June 3, 2024   6 MIN READ

‘Don’t Come Home’

Ross Fulfilled Tryout Vow, Now Hopes To Make 53


PHILADELPHIA – When new Eagles wide receiver John Ross boarded a plane headed here ahead of a two-week stint of OTA practices in late May, the 28-year-old told himself, ‘Don’t come home.’

The No. 9 overall pick in the 2017 NFL Draft, the turbo-charged Ross has been afforded a new lease on life with the Eagles, returning from a retirement that lasted less than 10 months.

It could prove to be the final opportunity to rescue a career that failed to live up to the expectations that accompany being a top-10 selection.

Ross, then a member of the Kansas City Chiefs, abruptly retired on July 26, 2023, before expressing his desire to pursue a comeback in late November.

Due to a shortage at wide receiver, Ross officially signed with the Eagles on May 23 after initially participating in rookie minicamp weeks earlier on a tryout basis.

“I never wanted to leave football,” Ross admitted Thursday. “I think I was just at a point in my life where I had a lot going on. But literally, the day I retired, I knew it was a mistake.

“But I think when you go through so much in life, and you can only control so much, you get to a place mentally and physically, from what I’ve been dealing with and what I’ve dealt with. It was tough.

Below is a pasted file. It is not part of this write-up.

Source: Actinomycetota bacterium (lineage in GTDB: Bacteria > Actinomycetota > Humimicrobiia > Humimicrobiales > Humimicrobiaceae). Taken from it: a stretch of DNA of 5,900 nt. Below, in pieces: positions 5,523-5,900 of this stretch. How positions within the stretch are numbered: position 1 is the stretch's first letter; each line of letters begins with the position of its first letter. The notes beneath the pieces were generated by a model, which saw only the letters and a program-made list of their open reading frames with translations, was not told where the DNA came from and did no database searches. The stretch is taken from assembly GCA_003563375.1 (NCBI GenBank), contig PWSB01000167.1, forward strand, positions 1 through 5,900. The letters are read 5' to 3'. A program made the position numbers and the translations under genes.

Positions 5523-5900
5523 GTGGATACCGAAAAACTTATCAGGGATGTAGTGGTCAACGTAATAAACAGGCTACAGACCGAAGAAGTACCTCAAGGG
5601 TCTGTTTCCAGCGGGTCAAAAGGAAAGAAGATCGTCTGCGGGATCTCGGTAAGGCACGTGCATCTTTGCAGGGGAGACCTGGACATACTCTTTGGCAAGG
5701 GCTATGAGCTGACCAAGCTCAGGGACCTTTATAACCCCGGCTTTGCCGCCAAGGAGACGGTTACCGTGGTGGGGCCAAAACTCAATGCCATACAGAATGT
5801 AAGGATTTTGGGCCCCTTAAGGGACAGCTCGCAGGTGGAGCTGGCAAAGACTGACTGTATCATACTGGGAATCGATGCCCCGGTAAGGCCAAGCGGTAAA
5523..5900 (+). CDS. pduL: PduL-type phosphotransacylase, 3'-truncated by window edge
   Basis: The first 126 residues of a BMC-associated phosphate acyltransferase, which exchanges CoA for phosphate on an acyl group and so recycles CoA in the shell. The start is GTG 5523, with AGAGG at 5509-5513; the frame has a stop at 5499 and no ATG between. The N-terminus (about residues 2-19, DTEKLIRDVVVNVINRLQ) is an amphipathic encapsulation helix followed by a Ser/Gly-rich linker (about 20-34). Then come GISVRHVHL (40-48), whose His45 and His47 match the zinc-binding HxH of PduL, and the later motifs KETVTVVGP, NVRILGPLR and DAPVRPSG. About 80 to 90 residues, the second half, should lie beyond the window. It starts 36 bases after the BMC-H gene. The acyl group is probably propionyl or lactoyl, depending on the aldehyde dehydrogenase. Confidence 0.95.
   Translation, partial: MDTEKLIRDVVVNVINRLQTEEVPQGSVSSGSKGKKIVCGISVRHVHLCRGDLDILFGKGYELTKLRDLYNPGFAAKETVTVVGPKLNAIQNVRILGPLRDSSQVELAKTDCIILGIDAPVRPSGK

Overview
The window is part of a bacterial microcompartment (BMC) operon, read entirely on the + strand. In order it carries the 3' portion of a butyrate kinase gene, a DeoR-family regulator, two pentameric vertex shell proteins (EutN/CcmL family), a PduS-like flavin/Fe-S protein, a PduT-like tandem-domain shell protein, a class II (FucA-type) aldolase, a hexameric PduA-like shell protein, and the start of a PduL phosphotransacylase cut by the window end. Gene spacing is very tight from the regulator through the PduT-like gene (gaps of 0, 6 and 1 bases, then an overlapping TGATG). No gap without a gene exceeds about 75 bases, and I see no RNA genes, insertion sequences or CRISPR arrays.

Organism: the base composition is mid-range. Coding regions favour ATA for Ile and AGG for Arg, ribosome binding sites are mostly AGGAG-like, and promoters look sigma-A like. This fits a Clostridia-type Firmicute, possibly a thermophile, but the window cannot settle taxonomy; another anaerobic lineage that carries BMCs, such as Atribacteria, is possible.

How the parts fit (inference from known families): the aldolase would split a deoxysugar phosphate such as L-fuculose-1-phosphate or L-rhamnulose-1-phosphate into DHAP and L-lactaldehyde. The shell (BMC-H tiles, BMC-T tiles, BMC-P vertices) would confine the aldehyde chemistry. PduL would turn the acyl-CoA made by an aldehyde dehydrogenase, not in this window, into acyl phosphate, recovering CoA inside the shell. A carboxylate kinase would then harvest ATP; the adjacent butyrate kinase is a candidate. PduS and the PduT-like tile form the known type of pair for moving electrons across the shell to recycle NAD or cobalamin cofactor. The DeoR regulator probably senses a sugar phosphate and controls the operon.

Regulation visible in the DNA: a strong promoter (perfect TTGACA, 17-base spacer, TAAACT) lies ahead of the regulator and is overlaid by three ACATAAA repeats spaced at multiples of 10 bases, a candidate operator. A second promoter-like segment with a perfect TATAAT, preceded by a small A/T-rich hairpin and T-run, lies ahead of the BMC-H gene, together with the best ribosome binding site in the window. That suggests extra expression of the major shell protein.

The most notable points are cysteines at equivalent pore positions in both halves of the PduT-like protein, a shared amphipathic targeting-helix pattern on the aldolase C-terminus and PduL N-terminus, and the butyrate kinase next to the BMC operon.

“But in my heart, I know who I am. I immediately started to coach; I coached my son. So, I was always in it. I knew it was a mistake, but where I am now, I feel I’m in a much better place mentally, physically and even spiritually. So, I’m actually thankful it happened.”

John Ross

GETTY IMAGES: After a retirement he said was a mistake, former top-10 pick John Ross hopes to rescue his career with the Eagles.

When Ross asked his seven-year-old son, Kyrie, for his preferences of prospective tryout teams, Kyrie’s first choice was the Baltimore Ravens because of his affinity for quarterback Lamar Jackson.

Coming in second, however, was the Eagles, to the satisfaction of Ross, who grew up an Eagles fan. According to Ross, he knew he should be in Philadelphia.

At the podium, Ross talked of the internal conflicts and mental hurdles he had overcome by virtue of Kyrie, whom he had spent each day with during retirement.

Ross said quality time with his son changed his life, brought a new perspective, alleviated concerns and reminded him that everything is in front of him.

The litany of injuries Ross accrued over the years – to his knee, shoulder and foot – directly contributed to Ross’ bleak and subdued mindset.

Not to mention the stifling pressure of fulfilling the demands and making good on the organizational investment of being a high first-rounder.

The world-class speed that vaulted his draft stock and was widely expected to propel Ross to stardom never manifested, as Ross appeared in just 37 games (21 starts) in five seasons.

So far, his resume includes a modest 62 receptions for 957 yards and 11 touchdowns.